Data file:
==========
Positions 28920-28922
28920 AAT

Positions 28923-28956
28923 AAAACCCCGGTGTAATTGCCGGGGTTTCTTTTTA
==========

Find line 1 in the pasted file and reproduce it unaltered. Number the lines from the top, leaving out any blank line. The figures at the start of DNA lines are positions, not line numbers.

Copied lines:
Positions 28920-28922